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West Somerset 'is viable', top official claims


‘Unviable’ West Somerset DC can continue to function as long as it makes some “radical” decisions, according to a senior Whitehall official.

Sir Bob Kerslake, permanent secretary of the Department for Communities & Local Government, characterisation of the district authority’s financial future contradicts an LGA report published last year which suggested the authority with the smallest population in England cannot continue as a democratic unit in its current form.

Sir Bob said: “I don’t think they have reached the point where they’re not viable.” However, he added: “They are not viable in the way they run at the moment” and he suggested the authority had to make “radical” changes.

“We are working with them to look at different business models”, he added. West Somerset are currently exploring shared services and shared management with neighbouring Taunton Deane BC, but Sir Bob also suggested they would need to do more commissioning of services.

A number of other changes would help the authority, he said, including new powers allowing low tax authorities to increase council tax above 2% and up to £5 more per house a year without a referendum, as well as business rate income from the planned nuclear power station at Hinckley Point.

These were “three ways that that particular authority can sustain themselves in the future”, he said, although he also admitted they were “an outlier” and he emphasised he was “not saying it is easy”.

Sir Bob made his comments at a hearing of the public accounts select committee on Monday where he answered questions about the National Audit Office’s recent report into the financial sustainability of local government which questioned what mechanisms the Department for Communities & Local Government had in place for monitoring and dealing with financial failure within local government.

Spotting failure

Sir Bob pointed to several ways including the modelling ahead of spending reviews, intelligence from individual councils’ audit reports, intelligence from DCLG’s ‘localities team’ set up following the abolition of its regional government offices and information from councils themselves about their position.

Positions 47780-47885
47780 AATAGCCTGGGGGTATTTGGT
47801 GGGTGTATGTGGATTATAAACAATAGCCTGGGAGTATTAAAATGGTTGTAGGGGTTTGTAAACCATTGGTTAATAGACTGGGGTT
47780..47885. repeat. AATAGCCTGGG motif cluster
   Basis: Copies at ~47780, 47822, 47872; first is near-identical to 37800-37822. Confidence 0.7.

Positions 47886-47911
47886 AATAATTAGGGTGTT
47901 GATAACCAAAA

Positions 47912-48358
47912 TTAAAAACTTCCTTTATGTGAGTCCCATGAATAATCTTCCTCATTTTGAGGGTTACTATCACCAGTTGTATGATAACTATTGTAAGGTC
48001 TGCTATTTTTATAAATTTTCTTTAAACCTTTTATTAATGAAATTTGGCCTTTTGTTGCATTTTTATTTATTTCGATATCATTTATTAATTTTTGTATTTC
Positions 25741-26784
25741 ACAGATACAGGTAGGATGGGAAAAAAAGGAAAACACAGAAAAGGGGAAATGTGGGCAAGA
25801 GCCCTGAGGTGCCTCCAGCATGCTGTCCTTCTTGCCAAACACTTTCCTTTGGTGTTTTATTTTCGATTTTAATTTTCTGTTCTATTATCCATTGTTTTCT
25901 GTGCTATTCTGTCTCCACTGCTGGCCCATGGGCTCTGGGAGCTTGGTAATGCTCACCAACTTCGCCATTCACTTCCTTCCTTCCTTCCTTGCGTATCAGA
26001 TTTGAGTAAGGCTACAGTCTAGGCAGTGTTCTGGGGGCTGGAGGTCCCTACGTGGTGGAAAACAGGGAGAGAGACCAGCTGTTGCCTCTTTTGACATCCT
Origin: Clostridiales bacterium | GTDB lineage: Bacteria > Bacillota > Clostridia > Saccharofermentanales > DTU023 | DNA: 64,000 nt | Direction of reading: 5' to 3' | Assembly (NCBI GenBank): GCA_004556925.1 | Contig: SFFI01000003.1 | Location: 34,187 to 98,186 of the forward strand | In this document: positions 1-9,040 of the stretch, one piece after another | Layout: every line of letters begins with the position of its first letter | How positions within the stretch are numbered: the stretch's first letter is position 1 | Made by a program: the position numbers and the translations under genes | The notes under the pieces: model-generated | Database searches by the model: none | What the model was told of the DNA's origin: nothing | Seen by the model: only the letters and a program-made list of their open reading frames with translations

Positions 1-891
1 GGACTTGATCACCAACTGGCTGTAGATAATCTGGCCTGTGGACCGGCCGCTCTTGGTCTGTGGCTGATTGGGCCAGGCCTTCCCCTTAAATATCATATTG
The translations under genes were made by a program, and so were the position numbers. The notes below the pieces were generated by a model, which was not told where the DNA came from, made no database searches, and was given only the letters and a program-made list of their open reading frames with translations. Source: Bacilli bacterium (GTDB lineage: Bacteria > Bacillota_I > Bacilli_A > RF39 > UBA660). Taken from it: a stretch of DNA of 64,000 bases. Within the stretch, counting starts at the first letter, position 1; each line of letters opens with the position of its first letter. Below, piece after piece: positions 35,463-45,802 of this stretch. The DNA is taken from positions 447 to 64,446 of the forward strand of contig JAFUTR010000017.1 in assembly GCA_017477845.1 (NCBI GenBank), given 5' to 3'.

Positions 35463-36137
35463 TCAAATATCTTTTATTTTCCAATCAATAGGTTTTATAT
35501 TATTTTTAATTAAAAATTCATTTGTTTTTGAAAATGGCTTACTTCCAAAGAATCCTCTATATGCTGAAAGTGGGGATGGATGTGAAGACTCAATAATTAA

“There are quite a few ways of knowing when we have hit that point” of failure, he said. “I don’t think we have hit that point for any authority” and he questioned if we would “ever reach that point”.

Sir Bob also questioned whether failures could be predicted based on a councils size, such as West Somerset, or deprivation levels and instead argued that “those authorities that have got into difficulties have been for particular reasons…it has been local factors” although he did not give any examples.

If a council did get into trouble, he said DCLG could assist authorities through funding decisions, changes to statutory duties and the standards of statutory duties, and by affecting how councils can raise funding from other sources such as business rates, he said.

Sir Bob was separately challenged on whether the number of statutory burdens had been reduced and told MPs they had not been, although they had been “brought into one place”. He also admitted to MPs there was no ‘one in one out’ policy as there is with other government regulations.

The NAO’s report also highlighted gaps in Whitehall departments’ understanding of the impact of spending review cuts on council services as they were preparing plans for the 2010 spending review and select committee MP Fiona Mactaggart (Lab) said there did not seem to be “the understanding of actually what happens on the ground”. This was “a very serious issue” for the committee, she said.

Modelling cuts